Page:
Will RFRA haunt Pence as VP candidate?

INDIANAPOLIS (WISH) — Indiana and Gov. Mike Pence were thrust into the national stage last year for the Religious Freedom Restoration Act, or RFRA, fallout.

Footage from Indiana boycotts is already being aired on national media. RFRA spawned the Pence Must Go campaign, as well as the Indy Welcomes All movement, and even a #BoycottIndiana on Twitter. But Republicans argue the state under Pence’s governing is doing well, especially economically.

Now the question is whether negative memories will come back to impact Pence, Trump or the state of Indiana.

Kevin Warren began the Pence Must Go movement “to bring attention to Governor Pence’s negative and highly religious ideologies and his horrible policies.”

His signs and T-shirts could be seen across Indy last summer. He said he’s conflicted with the possibility of Pence leaving Indiana to head for D.C.

“I have mixed feelings and mixed blessings,” he said, “I want him out of our state because someone that doesn’t understand the separation of church and state and governs with religious ideologies does not belong in government.”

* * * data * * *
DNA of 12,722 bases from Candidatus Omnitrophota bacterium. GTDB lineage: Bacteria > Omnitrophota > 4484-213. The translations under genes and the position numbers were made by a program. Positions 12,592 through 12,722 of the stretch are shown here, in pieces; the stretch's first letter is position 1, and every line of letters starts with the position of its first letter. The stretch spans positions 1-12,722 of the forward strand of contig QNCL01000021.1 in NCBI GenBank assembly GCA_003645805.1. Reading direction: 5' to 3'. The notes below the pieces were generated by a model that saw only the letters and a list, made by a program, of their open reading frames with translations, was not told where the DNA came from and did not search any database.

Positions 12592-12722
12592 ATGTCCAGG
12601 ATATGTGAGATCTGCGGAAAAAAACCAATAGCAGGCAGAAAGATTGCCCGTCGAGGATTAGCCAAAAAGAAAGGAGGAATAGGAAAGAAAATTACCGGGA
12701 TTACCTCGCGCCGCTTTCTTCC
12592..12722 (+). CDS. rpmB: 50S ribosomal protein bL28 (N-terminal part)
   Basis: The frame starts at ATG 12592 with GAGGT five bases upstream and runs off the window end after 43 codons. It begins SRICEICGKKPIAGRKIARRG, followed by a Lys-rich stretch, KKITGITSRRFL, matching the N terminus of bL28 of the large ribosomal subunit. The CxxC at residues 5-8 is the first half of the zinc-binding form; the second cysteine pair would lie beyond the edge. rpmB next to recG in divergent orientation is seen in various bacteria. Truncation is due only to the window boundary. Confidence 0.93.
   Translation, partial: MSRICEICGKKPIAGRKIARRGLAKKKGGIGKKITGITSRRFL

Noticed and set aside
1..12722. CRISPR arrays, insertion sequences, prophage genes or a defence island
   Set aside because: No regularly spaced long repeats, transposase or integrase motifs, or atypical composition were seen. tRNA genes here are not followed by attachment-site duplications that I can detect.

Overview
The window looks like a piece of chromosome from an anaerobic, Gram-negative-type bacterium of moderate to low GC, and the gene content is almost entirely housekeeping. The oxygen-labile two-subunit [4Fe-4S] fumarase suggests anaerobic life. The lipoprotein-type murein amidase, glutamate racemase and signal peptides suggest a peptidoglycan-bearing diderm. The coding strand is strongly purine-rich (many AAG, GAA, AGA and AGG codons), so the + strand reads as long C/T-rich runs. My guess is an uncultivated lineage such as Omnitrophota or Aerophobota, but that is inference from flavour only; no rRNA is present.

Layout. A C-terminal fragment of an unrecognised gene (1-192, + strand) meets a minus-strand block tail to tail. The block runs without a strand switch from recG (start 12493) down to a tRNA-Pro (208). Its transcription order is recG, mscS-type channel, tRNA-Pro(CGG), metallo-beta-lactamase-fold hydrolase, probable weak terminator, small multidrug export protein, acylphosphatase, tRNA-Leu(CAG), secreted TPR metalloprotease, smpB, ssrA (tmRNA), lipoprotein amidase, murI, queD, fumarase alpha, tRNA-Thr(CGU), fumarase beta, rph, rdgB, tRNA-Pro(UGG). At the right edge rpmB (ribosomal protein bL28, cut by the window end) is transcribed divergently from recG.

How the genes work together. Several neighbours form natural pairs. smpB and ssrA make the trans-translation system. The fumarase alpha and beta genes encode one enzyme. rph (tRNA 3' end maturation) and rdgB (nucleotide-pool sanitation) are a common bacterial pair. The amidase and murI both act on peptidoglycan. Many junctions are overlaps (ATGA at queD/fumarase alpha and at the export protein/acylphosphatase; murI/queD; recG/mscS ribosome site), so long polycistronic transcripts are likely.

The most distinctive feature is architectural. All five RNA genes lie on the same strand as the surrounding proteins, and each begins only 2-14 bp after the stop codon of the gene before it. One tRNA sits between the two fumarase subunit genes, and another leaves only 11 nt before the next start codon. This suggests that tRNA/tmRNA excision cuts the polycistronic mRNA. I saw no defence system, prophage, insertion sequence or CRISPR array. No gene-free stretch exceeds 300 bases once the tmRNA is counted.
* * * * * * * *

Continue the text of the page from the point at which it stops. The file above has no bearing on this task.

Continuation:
“I’m horrified that we could potentially have him as a vice president or anywhere near the White House,” he said.

Pence’s conservative reputation is exactly why one local Republican leader thinks Pence makes a great running mate for Trump.

“Governor Pence brings a very conservative approach to governing, and I think he’ll bring that to the federal level as well,” Johnson County Indiana GOP Vice Chairman Jeff Colvin said.

He thinks having Pence chosen by Trump only reflects well on the state.

“I think it speaks volumes for Pence’s abilities and his background — his record in the state of Indiana,” he said. “I think he’s done a great job with our economy.”

Some people are concerned that the RFRA memories will come back to damage Pence and the state.

“RFRA was controversial, but I think the party and the ticket would overcome those concerns,” he said.

Warren disagrees.

“It’s going to bring more negative attention to Indiana, so it’s not a good thing on multiple levels,” Warren said.

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